American Jews & America’s Game: A Review
Baseball is so much more than the action on the field and in the box scores. Untold numbers of people have used the game to help shape who they are, and connect them with their ethnicities and national identities on whole new levels. Larry Ruttman’s American Jews & America’s Game: Voices of a Growing Legacy in Baseball (University of Nebraska Press) narrows that impact down to the influence the national pastime has had on American Jews, and visa-versa.
Ruttman, a longtime lawyer, who found his authorial voice in retirement, has combined an extensive collection of interviews with his own research to demonstrate the ongoing Judaic-baseball relationship. At 510 pages, he has attempted to leave no stone unturned in the pursuit of telling the most complete story possible.
Having previously taught a college course on the art of interviewing, Ruttman puts his experience to use in conducting dozens of interviews with a variety of subjects who speak about their experiences with Judaism, baseball, and how the two have intertwined.
The attempt and success at providing a comprehensive view of the topic is one of the strongest suits of the book. Additionally, the roster of interviewees is impressive. Al Rosen, Congressman Barney Frank, Marvin Miller, Theo Epstein and Kevin Youkilis are highlights of those who Ruttman was able to get to sit down and talk about baseball and Judaism. He also balances the better known personalities with much more obscure figures, such as Martin Abramowitz, who produces his own set of baseball cards for Jewish players, and attorney Alan Dershowitz of O.J. Simpson trial fame, who is also apparently a big baseball fan.
Ruttman makes sure to have comprehensive sections on Hank Greenberg and Sandy Koufax, undoubtedly two of the greatest Jewish baseball figures of all time. While Greenberg passed away in the 1980’s, Koufax proved to be just as elusive in this project. He spoke with Ruttman over the phone, but refused to do a formal interview, explaining, “I don’t want to do the interview. I have gotten to the age at which I decided not to do anything that I don’t want to do.” Despite the lack of direct material, both players are given due justice.
Occasionally, Ruttman does let his inner fan get carried away in the form of trying to ask leading questions. In one memorable instance, he asked Congressman Frank to discuss the leading off-field Jewish figures in baseball. When Frank responded that he couldn’t think of anyone, Ruttman suggests commissioner Bud Selig as a possibility. This innocent leading question earned him the sharp rebuke of “If you don’t like my answer, don’t suggest an answer—That’s not good journalism!”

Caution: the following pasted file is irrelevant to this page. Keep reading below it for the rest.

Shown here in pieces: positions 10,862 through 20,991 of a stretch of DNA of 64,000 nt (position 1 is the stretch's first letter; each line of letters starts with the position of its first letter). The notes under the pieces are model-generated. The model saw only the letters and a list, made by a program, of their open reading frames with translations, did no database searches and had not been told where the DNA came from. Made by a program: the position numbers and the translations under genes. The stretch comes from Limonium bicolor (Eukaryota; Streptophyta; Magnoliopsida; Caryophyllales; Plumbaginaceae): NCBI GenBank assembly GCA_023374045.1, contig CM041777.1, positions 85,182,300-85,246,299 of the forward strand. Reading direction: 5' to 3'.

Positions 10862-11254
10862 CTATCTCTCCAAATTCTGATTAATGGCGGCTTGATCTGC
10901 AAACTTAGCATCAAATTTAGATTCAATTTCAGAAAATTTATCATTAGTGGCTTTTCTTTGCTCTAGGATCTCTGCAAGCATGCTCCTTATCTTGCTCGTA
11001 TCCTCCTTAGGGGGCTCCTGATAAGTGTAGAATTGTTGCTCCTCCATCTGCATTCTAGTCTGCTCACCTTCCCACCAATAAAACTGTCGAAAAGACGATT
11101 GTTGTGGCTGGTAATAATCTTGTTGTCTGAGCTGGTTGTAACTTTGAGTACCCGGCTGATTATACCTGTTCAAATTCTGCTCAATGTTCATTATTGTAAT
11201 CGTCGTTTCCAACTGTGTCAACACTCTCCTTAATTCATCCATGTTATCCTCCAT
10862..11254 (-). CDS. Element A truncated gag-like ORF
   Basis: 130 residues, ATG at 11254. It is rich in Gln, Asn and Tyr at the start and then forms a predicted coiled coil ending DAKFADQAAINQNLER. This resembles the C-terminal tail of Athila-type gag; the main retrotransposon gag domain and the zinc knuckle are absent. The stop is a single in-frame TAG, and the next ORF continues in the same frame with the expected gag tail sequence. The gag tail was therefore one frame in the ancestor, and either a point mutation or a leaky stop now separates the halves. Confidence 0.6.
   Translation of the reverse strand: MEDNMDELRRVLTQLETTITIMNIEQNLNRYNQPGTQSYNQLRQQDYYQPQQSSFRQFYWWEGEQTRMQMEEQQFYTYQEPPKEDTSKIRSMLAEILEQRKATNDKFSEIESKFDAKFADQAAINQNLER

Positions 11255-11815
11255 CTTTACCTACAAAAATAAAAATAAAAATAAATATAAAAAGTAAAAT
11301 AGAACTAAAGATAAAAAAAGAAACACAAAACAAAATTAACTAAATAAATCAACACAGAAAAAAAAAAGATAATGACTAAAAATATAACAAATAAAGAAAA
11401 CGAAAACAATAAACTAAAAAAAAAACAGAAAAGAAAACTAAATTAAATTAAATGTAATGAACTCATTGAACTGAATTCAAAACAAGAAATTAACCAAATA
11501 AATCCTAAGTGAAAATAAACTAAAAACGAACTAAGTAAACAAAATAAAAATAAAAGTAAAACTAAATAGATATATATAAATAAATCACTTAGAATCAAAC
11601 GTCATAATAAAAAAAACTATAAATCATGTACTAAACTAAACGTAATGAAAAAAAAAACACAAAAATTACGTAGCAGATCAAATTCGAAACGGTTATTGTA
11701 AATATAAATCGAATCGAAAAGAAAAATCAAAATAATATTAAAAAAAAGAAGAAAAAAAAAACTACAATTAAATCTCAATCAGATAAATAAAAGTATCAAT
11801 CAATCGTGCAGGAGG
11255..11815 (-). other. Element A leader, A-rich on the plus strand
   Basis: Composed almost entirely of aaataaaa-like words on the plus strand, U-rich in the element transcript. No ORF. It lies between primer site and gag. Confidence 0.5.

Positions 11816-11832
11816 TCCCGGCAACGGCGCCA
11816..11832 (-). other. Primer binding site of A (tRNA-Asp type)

The author’s enthusiasm at trying to get the type of answers he is looking for is good-natured but unnecessary. His interview subjects weave a rich tapestry connecting Judaism and baseball through their own memories. The occasional prodding for an answer suggests that Ruttman is seeking a specific answer, when in fact, reality more than suffices.
On the other hand, a strength of Ruttman’s interviewing technique is the consistency in which he asks similar questions to his subjects. He is most interested in how Judiasm and baseball have shaped their lives, hoping to draw connection between the two. Many actually divulge that their faith has been intermittent throughout their lives, while baseball has much more often been a steadier influence.
In the end, Ruttman can claim two primary accomplishments from American Jews & America’s Game.
He shows the impact baseball can have on people that extends well beyond the confines of the diamond. It also has an impressive reach into lives that many wouldn’t expect of a simple game played with a bat and a ball.
He can also be proud of his sheer compilation of material. First-person or oral histories are an integral part of preserving the past and encapsulating the emotion and detail that cannot be extracted later on from artifacts and second-person written material. The connection of Judaism and baseball may be a broad and somewhat confusing thesis, but readers should be left with little doubt about the relationship once they are done with this book.
Disclaimer: I was provided with a free copy of the book being reviewed by the publisher, but received no payment or other consideration for this review.
Andrew Martin is the founder of “The Baseball Historian” blog where he posts his thoughts about baseball on a regular basis. He can be reached at email@example.com. You can also reach him on Twitter at@historianandrew.